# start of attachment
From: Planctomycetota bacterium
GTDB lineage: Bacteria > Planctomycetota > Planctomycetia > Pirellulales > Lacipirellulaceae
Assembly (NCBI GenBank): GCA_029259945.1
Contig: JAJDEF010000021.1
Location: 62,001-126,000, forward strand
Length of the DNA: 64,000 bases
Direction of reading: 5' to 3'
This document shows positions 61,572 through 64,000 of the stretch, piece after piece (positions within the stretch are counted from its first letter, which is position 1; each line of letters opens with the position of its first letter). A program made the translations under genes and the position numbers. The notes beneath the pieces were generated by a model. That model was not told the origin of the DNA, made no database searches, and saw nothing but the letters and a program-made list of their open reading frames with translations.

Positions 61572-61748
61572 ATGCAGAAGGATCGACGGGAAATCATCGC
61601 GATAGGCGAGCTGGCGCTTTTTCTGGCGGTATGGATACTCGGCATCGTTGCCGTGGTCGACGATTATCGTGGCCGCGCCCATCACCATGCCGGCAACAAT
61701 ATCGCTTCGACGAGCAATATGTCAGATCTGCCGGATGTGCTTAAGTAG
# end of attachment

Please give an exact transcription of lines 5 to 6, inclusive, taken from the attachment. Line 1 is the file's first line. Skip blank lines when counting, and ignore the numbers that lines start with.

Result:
Location: 62,001-126,000, forward strand
Length of the DNA: 64,000 bases